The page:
The tour begins at the west bank of Luxor where the ancient Thebes' prime cemetery is located. This region has been deemed a "necropolis" because it is absolutely brimming with sealed Egyptian coffins (via CBS News Chicago). As the tour progresses, virtual viewers are guided down a narrow ramp and into the ancient tomb. The art on the walls depicts Menna overseeing the fields beneath a vibrantly colored ceiling painted in a repetitive zig-zag pattern. His wife Henuttawy and children Amenemweskhet, Kasy, Nehemet, Se, and Kha are also depicted engaging in various spiritual rituals in murals on the wall.

The hall gives way to a shrine where a crumbling statue that once portrayed Menna and Henuttawy now stands reduced to just two sets of legs. Here, eager history enthusiasts can take in one of the most iconic murals uncovered to date. It is the scene known as "The Weighing of the Heart" portraying Menna and his deeds being weighed on the Day of Judgment.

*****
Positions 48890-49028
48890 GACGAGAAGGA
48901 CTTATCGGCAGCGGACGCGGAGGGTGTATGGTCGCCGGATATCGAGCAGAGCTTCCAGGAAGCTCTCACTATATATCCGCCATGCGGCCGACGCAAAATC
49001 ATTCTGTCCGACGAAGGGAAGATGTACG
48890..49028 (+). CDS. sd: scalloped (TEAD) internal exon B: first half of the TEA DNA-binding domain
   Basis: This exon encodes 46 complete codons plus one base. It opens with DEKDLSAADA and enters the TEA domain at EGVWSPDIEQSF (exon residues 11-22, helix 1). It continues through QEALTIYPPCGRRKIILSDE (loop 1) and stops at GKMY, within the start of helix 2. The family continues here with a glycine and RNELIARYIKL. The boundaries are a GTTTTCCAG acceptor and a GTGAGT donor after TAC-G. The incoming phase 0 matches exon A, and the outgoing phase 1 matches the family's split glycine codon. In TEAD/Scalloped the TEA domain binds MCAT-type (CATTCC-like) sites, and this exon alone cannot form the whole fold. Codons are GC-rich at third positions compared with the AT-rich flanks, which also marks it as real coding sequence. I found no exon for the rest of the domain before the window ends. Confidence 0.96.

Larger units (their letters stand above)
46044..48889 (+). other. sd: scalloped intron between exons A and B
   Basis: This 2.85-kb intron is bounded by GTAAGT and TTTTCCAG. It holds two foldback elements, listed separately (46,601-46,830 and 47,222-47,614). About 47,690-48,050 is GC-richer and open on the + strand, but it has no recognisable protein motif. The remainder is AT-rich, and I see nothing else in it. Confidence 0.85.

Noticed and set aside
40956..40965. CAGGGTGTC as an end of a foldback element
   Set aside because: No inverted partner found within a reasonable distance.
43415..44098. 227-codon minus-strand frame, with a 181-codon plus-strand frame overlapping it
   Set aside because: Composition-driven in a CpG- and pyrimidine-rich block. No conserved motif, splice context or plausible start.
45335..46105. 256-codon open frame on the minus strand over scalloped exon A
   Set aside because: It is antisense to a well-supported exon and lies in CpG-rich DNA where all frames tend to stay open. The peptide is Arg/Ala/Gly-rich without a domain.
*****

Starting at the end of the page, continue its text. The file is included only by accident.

Virtual tour of the tomb of Queen Meresankh III

The digital display of the tomb of Queen Meresankh III was presented by the Ministry of Tourism and Antiques in collaboration with the Giza Project, as My Matterport explains. Here, the light filters in from the doorway, casting shadows on elaborately decorated walls. Virtual visitors get a 360-degree look at the false door intricately carved from stone along the wall, onto which the sun's rays would fall at certain times of the day.

One of the many brightly-colored portraits adorning the walls depicts Queen Meresankh III and her mother, Queen Hetepheres II sailing the shimmering waters of the Nile together collecting offerings for their deities. The far-right wall features intricate carvings of 10 statues representing some powerful women of Giza. Given the patriarchal influence on ancient Egypt, this type of structure is believed to be somewhat uncommon.